At step 404, a clock tree synthesis is performed. After the clock tree synthesis, the placed devices are routed at step 406. The resistances and capacitances associated with the devices and nets are then extracted. At step 408, a delay calculation is performed. The delay calculation is used to generate delay information, at step 410. At step 412, CLis computed, as described earlier. At step 414, the timing paths are incrementally optimized by performing a timing driven design optimization to reduce the delay noise. In an embodiment of the present invention, a physical synthesis tool is used to perform the incremental optimization. A physical compiler, such as available from Synopsys, Inc. of Mountain View, Calif., USA, can be used for incremental optimization. Some other tools like First Encounter from Cadence Design Systems, Inc. of San Jose, Calif., USA can also be used for incremental optimization. For this purpose, the delay information, and the value of CL are provided to the physical synthesis tool.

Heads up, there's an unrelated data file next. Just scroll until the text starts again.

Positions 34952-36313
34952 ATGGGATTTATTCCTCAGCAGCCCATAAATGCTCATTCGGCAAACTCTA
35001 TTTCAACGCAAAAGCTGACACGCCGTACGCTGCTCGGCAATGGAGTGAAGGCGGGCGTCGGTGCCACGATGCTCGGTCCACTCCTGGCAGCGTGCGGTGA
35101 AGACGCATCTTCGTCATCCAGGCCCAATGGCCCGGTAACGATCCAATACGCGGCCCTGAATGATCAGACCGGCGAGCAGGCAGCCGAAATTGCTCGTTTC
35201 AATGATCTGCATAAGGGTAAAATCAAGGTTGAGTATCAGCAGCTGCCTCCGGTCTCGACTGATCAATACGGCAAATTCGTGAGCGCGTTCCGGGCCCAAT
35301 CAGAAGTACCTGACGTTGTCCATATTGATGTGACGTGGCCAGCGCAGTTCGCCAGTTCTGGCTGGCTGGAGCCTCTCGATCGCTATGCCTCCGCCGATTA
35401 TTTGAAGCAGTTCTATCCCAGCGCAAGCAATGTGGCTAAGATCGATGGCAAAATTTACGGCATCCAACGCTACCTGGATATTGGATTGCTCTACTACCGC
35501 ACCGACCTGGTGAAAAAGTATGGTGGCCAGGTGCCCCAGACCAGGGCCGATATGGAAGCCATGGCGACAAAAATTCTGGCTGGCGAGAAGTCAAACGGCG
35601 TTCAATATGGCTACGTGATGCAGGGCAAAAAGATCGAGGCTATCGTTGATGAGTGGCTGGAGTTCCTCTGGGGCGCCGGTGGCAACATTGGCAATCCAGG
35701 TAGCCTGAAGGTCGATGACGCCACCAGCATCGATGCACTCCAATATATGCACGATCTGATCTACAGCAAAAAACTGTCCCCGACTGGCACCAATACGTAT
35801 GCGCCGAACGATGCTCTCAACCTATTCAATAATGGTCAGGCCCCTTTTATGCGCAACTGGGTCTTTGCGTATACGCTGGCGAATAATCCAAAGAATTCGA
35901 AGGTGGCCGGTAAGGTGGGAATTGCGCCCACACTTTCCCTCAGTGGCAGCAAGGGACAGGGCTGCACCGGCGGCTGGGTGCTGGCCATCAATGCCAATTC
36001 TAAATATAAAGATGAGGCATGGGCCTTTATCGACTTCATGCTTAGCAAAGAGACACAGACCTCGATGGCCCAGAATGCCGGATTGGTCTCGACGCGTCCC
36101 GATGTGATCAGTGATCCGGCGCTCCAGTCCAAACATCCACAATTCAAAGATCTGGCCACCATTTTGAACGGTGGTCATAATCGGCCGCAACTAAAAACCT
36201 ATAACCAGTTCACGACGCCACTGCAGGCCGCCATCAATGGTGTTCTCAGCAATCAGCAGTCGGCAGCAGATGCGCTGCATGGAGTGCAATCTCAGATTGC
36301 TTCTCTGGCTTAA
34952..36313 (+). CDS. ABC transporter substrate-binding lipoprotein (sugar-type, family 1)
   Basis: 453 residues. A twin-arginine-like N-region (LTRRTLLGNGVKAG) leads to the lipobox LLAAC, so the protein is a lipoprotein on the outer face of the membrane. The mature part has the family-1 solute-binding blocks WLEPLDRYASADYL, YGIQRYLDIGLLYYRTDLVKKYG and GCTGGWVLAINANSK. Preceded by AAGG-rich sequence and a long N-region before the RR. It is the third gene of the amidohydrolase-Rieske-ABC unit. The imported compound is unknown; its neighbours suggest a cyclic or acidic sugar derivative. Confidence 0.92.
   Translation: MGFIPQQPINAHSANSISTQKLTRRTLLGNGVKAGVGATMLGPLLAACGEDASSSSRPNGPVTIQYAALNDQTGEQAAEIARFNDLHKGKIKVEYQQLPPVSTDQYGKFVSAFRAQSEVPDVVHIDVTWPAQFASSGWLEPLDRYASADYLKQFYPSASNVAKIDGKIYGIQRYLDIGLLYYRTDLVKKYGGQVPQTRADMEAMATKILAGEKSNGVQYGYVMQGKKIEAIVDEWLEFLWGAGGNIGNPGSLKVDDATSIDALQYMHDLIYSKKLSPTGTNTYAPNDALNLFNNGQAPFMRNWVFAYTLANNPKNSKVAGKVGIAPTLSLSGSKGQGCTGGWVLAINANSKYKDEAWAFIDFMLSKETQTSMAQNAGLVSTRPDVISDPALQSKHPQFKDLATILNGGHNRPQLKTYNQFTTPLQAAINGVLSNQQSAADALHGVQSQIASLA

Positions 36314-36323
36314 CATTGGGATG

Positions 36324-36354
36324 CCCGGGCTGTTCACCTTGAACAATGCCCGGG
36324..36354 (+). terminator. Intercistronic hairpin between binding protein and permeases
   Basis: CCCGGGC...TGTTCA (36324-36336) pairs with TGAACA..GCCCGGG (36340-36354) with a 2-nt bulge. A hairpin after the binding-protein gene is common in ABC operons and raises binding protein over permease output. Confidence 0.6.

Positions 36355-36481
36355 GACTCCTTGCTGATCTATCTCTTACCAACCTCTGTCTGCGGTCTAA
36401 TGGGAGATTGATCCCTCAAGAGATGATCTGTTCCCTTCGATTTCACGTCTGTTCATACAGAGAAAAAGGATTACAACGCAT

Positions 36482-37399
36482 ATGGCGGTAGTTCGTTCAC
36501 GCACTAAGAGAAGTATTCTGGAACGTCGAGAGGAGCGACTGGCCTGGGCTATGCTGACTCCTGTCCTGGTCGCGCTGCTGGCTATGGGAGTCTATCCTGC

At step 416, routing and extraction are performed for the timing paths. A static timing analysis (STA) is then performed to determine the timing violations that may occur in these paths, due to delay noise. The STA is performed, at step 418, using the extracted values. Simultaneously, a functional noise analysis (FNA) is performed at step 420. The FNA determines the presence of functional noise in the nets. At step 422, the IC design is tested for occurrence of the timing violations. In case a timing violation occurs, the delay calculation is repeated to generate new delay information. Also, a new CL is computed. These newly computed values then are used to optimize the timing paths. As shown in FIG. 4, this process is repeated until there are no further timing violations. In certain cases, depending on placement and routing topologies, SI-driven routing involving steps like net spacing, layer switching and shielding are more effective in solving delay noise issues. In such instances, routing repair directives at step 425 are passed on to the router, and the timing optimization loop is bypassed. At step 424, the IC design is tested for the functional noise violations. If any functional noise violations are found, they are repaired using repair directives, at step 426. Driver sizing, buffer addition and routing directives like spacing and shielding are some of the more commonly used repair directives. Routing and extraction then are performed again at step 416, to account for the repair. As shown in FIG. 4, this process is repeated until there are no further functional noise violations. In this way, the timing paths are optimized in increments.